TTS functions on the premise that the quality of products and processes Is the responsibility of everyone who Is Involved with the creation or institution of the products or services offered by an organization. In other words, TTS capitalizes on the involvement of management, workforce, suppliers, and even customers, in order to meet or exceed customer expectations. Making quality Improvements was once thought to be the sole responsibility of specialists (quality engineers, product designers, and process engineers).
Today, developing quality across the entire firm can be an important function of leadership. A failure on leadership’s part to recognize this opportunity and act on it may result in the loss of TTS implementation responsibilities to other departments with less expertise in training and development. The ultimate consequence of this loss is an ineffective piecemeal of the TTS strategy. Thus, leadership should act as the pivotal change agent necessary for the successful Implementation of TTS. Leadership Is considered as doing right things while management Is doing things right.
Hence for a manager, efficiency is the criteria while effectiveness is the criteria for a leader. Leadership is influencing the people so that all of them do the right things, the right way at the right time willing, on their own, so that the organization rows and the purpose fulfilled What Is the role of leadership In TTS Implementation? Leadership can act as senior management’s tool In Implementing TTS In two fundamental ways. First, by modeling the TTS philosophy and principles within its departmental operations, leadership can serve as a beachhead for the TTS process throughout the company.
Second, leadership, with senior management’s support, can take the TTS process company-wide by developing and delivering the long-term training and development necessary for the major organizational culture shift required by TTS. Implementing TTS requires a team effort headed by your organization’s leadership team. Each person involved in change management has their responsibilities, and it is important for the entire organization to understand the role of leadership in TTS to make delegating responsibility more effective. ) Involvement TTS of any kind of new company policy or program requires participation from all of those departments are and create an implementation team that consists of representatives from each affected group. Management needs to create a structure that identifies various group leaders, the responsibilities of those group leaders and n accountability system that insures that the implementation team meets its timetable for getting the new program or policy in place. 2) Interest Implementing TTS within a company requires a feeling of urgency on the part of the entire company.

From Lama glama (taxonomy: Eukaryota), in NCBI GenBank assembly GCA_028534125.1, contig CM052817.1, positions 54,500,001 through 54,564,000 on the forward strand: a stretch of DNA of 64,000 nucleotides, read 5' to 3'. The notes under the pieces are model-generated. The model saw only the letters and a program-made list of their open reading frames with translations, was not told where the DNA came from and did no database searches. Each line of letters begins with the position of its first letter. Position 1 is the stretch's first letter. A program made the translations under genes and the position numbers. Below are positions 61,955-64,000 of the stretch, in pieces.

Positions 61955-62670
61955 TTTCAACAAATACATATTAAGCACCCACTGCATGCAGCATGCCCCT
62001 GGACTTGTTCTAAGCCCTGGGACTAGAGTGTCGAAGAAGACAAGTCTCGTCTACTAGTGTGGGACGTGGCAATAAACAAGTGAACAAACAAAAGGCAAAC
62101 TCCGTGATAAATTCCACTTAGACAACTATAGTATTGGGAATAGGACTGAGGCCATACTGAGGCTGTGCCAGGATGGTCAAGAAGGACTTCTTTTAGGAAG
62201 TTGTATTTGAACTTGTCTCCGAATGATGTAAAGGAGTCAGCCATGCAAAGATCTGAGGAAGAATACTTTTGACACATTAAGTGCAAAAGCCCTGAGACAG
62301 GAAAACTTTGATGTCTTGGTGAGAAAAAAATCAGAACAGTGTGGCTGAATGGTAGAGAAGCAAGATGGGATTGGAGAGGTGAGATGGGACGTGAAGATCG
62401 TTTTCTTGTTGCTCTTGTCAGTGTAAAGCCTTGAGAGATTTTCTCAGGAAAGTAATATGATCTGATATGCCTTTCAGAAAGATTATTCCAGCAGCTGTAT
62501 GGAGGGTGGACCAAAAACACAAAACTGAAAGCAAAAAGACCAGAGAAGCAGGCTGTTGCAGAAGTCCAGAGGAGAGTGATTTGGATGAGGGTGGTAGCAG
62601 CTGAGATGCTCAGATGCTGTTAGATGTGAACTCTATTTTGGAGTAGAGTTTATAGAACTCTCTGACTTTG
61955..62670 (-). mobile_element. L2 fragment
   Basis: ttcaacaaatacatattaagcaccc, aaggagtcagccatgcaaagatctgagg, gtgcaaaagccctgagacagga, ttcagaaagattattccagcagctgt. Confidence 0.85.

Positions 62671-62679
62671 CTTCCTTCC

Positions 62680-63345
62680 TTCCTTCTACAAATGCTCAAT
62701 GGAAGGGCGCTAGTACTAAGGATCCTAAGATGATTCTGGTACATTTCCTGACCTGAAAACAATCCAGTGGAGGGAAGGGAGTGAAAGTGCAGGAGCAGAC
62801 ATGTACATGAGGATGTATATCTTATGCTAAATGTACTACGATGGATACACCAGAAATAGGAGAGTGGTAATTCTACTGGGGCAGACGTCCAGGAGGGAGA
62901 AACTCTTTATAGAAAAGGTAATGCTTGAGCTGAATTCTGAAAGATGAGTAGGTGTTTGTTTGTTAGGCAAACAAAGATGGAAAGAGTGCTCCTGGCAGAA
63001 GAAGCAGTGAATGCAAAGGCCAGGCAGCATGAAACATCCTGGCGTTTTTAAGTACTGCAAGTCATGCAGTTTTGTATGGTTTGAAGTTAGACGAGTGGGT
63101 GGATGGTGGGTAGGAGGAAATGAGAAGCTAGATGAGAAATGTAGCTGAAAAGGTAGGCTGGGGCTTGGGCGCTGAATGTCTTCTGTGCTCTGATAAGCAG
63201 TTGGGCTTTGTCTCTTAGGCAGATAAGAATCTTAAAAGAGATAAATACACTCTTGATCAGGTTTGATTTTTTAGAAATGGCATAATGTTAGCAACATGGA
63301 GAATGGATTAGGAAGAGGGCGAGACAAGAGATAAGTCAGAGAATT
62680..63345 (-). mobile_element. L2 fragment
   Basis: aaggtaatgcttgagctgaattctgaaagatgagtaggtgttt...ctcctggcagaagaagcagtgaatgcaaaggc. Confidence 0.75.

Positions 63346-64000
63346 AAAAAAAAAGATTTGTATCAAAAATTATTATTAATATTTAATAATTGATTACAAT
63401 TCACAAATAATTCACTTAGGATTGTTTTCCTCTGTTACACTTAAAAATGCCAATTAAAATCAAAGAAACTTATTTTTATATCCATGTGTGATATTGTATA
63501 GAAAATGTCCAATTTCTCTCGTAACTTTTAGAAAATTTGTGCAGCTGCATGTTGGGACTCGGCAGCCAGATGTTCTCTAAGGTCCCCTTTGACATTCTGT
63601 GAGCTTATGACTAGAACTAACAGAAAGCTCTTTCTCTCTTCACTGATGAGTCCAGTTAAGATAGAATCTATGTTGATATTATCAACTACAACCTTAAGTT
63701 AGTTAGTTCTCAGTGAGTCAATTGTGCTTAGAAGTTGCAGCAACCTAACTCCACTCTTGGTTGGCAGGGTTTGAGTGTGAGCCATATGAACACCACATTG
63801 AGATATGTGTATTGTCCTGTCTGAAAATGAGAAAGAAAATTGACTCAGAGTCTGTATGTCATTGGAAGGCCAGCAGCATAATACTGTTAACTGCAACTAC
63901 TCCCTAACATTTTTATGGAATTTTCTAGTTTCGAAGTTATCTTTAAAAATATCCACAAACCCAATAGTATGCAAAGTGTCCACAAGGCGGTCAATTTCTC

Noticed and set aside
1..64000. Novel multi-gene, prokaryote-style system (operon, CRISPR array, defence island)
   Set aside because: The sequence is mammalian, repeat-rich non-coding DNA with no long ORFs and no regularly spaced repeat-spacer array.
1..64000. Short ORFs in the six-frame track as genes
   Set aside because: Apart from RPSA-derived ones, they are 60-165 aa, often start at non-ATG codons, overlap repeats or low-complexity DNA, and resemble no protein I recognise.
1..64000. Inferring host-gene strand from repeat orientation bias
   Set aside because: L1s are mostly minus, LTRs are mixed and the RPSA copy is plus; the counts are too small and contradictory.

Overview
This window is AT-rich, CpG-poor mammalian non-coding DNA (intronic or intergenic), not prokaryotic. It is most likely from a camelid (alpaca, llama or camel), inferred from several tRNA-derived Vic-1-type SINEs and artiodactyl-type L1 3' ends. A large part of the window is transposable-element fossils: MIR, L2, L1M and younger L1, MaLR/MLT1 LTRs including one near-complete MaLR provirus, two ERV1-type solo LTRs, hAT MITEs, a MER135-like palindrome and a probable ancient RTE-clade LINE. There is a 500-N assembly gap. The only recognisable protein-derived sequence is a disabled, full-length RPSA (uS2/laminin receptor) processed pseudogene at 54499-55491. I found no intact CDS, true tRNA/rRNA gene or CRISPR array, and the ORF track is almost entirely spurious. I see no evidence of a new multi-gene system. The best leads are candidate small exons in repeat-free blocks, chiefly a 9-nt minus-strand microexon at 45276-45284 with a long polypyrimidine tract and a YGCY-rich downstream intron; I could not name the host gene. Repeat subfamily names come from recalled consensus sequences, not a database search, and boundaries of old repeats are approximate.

It is the Job of management to create that urgency by explaining to the staff why the implementation is necessary. Leadership needs to help the employees understand how the company benefits from the new implementation, but it also needs to get the organization to see the setbacks of not making a change. 3) Monitoring TTS within a company is not an exact process. It is a dynamic procedure that needs to be monitored by management and altered to meet implementation goals. T is the responsibility of leadership to put a monitoring system in place, analyze the data that is being generated during the implementation and make any necessary changes to make the implementation more efficient. 4) Next step Implementing TTS is often done in phases. The company leadership needs to be able to identify when each phase of TTS is complete and be ready to transition the company to the next phase. For example, if the company is bringing in a new footwear program for customer management, then the first phase of the program may be to implement it in the sales department.
Management needs to identify when the proper alterations to the software have been made that will allow it to be implemented in other parts of the company. Implementing a TTS system has become the preferred approach for improving quality and productivity in organizations. TTS, which has been adopted by leading industrial companies, is a participative system empowering all employees to take responsibility for improving quality within the organization.
Instead of using traditional bureaucratic rule enforcement, TTS calls for a change in the corporate culture, where the new work climate has the following characteristics: (I) an open, problem-solving atmosphere; (it) participatory design making; (iii) trust among all employees (staff, line, workers, managers); (v) a sense of ownership and responsibility for goal achievement and problems solving; and, (v) Self-motivation and self-control by all employees. In cultivating the TTS philosophy, strategy implementation must involve a focused effort on the part of every employee within the organization.
It cannot be applied successfully on a piecemeal basis. TTS requires that management, and eventually every member of the organization, commit to the need for continual improvement in the way work is accomplished. Business plans, strategies, and management actions perspective. The challenge is to develop a robust culture where the idea of quality improvement is not only widely understood across departments, but becomes a fundamental, deep-seated value within each function area as well. Leadership therefore can Jumpstarted the TTS process by becoming a role model.